Feasibility of Implementing an Individualized, Evidence Based Stroke Prevention Counseling Program for Patients with Atrial Fibrillation

Objectives

The purpose of this study was to evaluate the feasibility and utility of teaching patients about atrial fibrillation and stroke prevention therapies using individualized, evidence-based information and a handheld computer based tool for risk and benefit estimation.

Setting

A Canadian teaching hospital.

Design

Qualifying patients with atrial fibrillation received information about atrial fibrillation and preventative therapies using qualitative, quantitative and graphical formats. Baseline risk of ischemic stroke and the magnitude of the risks and benefits of each therapeutic alternative were estimated at the bedside using a handheld computer-based tool. Assessments of decisional conflict, atrial fibrillation and stroke knowledge, medication knowledge, feasibility, and therapeutic preferences were performed after the counseling intervention.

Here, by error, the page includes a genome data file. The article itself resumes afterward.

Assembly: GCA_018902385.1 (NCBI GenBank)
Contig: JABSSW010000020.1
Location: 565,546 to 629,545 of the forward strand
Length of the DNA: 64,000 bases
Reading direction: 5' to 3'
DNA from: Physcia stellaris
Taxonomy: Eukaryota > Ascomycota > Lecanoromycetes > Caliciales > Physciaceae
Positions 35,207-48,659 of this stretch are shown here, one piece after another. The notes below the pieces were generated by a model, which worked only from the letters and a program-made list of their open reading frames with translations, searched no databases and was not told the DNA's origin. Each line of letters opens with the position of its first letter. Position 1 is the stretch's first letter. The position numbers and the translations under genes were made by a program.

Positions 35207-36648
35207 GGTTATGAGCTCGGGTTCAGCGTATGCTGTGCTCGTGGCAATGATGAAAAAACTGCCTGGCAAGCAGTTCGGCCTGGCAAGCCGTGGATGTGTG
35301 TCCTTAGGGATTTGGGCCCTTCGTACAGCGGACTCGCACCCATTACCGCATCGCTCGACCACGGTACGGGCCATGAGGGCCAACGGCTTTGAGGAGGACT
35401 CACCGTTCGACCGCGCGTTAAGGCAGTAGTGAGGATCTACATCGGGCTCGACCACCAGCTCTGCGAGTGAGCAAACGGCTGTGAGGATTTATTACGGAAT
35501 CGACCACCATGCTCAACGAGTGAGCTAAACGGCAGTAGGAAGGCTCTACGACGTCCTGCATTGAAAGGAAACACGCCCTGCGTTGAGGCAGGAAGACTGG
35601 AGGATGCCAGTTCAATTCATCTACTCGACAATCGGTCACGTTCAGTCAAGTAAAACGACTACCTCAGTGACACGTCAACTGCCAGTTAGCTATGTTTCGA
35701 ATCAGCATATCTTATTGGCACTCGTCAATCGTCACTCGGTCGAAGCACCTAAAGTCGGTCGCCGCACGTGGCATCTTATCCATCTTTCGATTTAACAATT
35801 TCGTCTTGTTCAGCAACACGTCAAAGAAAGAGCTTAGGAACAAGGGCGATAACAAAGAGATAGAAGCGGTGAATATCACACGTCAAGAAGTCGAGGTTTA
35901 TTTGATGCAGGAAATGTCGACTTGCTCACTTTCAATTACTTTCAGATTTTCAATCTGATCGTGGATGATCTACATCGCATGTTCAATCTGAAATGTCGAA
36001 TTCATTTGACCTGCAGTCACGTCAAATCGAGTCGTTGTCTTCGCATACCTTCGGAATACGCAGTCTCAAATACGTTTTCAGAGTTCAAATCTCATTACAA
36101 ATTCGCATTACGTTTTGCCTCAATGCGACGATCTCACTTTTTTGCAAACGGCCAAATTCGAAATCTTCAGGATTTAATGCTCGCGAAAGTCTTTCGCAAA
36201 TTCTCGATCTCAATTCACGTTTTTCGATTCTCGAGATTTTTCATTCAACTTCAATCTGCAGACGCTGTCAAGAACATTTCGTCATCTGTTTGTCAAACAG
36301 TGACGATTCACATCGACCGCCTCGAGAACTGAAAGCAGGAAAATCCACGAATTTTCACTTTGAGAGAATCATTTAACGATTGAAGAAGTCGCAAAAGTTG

Results

Fifty patients were screened and 5 were enrolled. The primary reasons for disqualification were cognitive impairment and length of stay <48 hours. After the counseling intervention, patients tended to prefer warfarin for stroke prophylaxis and there was a low level of decisional conflict. The intervention took the pharmacist around 30 minutes to perform. The handheld computer risk estimation tool was useful.

Conclusions

The counseling intervention was feasible although a small proportion of patients would qualify according to the criteria used. Those patients who received individualized, evidence-based counseling were knowledgeable about their condition and confident with their decisions regarding drug therapy. A handheld computer-based tool offers an efficient, user-friendly method of estimating an individual’s risk for stroke and the effects of preventative therapies in patients with atrial fibrillation.

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